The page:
What's new at Arlington Park this season

 
 
Updated 5/4/2018 11:57 AM
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  • Mark Harris helps finish painting the railings in the grandstand Thursday to prepare for opening day Friday.

      Mark Harris helps finish painting the railings in the grandstand Thursday to prepare for opening day Friday. Joe Lewnard | Staff Photographer

  • Rainwater from the previous night's storms pools at the base of the "Against All Odds" sculpture overlooking the paddock at Arlington International Racecourse on Thursday.

      Rainwater from the previous night's storms pools at the base of the "Against All Odds" sculpture overlooking the paddock at Arlington International Racecourse on Thursday. Joe Lewnard | Staff Photographer

  • A sign pictured Thursday in the administrative offices of Arlington International Racecourse shows the countdown until opening day Friday.

      A sign pictured Thursday in the administrative offices of Arlington International Racecourse shows the countdown until opening day Friday. Joe Lewnard | Staff Photographer

  • Freshly planted geraniums adorn the winner's circle at Arlington International Racecourse. Many flowers had to be replanted Thursday after storms Wednesday night.

      Freshly planted geraniums adorn the winner's circle at Arlington International Racecourse. Many flowers had to be replanted Thursday after storms Wednesday night. Joe Lewnard | Staff Photographer

Arlington International Racecourse is at the starting gate for its 91st season of racing, beginning Friday, that includes more community days, summer movie nights and additional areas to learn how to wager.

It's part of the Arlington Heights-based racetrack's continuing effort to reinvent itself as an entertainment destination and attract those who may be new to horse racing.

"It's not the old racetrack of guys chomping on cigars and spitting on the ground," said Tony Petrillo, the track's general manager.

For the 2018 racing season, that's means hosting community days for Arlington Heights, Palatine and Rolling Meadows, where residents can get free admission by entering a promotional code on the track's website. (There's also a Chicago Community Day scheduled, but the city's residents won't get the same deal.) Police, fire and public works vehicles from those towns also will be on display.

New this year, the track will host free family movie nights on three Thursday evenings in July. The movies will be shown on screens in the paddock area, where refreshments will be for sale. Petrillo describes it as a "Ravinia/drive-in hybrid."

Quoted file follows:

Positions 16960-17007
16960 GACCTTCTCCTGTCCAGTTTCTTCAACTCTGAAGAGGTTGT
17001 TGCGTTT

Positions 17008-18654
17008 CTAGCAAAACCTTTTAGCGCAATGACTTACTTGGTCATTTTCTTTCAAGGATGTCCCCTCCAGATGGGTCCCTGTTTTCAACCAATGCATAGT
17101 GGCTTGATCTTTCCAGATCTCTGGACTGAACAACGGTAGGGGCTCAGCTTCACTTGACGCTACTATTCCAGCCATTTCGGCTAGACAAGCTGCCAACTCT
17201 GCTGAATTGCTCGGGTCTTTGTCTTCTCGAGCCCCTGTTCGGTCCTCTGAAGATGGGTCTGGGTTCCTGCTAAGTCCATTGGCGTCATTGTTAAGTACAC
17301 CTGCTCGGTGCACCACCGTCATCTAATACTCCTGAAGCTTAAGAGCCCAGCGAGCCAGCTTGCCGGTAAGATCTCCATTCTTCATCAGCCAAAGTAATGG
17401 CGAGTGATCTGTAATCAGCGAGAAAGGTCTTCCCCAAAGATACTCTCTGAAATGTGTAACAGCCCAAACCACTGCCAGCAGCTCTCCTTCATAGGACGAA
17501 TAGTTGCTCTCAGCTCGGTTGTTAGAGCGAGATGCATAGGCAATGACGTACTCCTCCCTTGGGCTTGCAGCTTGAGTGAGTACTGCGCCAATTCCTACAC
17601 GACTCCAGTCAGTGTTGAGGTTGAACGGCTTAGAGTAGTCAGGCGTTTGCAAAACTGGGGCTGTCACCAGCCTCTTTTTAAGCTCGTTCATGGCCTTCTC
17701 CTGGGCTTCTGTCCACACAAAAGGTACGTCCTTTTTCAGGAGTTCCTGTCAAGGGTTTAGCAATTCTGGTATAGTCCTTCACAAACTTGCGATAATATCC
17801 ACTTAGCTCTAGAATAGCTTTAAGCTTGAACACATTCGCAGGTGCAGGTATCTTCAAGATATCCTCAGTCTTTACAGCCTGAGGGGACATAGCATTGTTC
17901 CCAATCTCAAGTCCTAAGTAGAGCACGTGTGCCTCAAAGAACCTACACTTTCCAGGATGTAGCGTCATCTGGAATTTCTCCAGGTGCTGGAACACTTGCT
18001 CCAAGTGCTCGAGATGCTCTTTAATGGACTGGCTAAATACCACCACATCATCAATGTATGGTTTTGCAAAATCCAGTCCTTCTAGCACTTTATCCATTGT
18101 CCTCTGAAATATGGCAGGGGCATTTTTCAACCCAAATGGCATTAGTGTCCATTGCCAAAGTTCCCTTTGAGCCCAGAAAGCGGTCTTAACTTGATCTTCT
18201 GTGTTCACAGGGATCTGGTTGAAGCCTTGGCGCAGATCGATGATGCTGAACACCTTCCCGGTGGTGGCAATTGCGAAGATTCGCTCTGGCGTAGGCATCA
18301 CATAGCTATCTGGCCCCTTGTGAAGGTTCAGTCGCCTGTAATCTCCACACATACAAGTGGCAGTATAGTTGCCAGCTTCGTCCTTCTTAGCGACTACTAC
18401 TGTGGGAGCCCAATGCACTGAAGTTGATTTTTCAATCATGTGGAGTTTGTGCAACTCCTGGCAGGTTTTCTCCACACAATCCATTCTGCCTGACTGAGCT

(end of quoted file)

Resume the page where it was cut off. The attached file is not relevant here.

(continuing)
"We're using it to connect on a more grass-roots basis," Petrillo said. "We're getting more one-on-one so people could come here beyond the racing entertainment experience to feel the beauty of Arlington and see all its uses."

Also new, the track will host its own kids talent show, Arlington's Got Talent, on Aug. 19. Anyone age 18 and under is invited to submit a video and fill out an application on Arlington's website by July 2.

Some of the physical changes in and around the grandstand include two new Arlington University "campuses," where novice bettors can learn from wagering experts how to pick the races. The two new locations -- in the executive box seats and marquee tents area -- join the two existing ones near the picnic grove and Mr. D's sports bar.

The track also has new luxury boxes with outdoor furniture near the finish line, a renovated winner's circle and family rooms for changing.

Crews were making last-minute preparations Thursday to get the park ready for opening day. Flowers that had just been planted Wednesday were washed away by overnight storms, so new flowers had to be planted, Petrillo said.

Gates open at 2 p.m. Friday and first post is at 3:15 p.m., with free general admission for print-at-home online tickets. A whole day of activities are planned for Kentucky Derby Day Saturday, including fashion contests, a live band and mint juleps for sale.

There's 71 live race dates May 4-Sept. 22.

"There's something new and different every weekend, and I think that's what makes us unique," Petrillo said.

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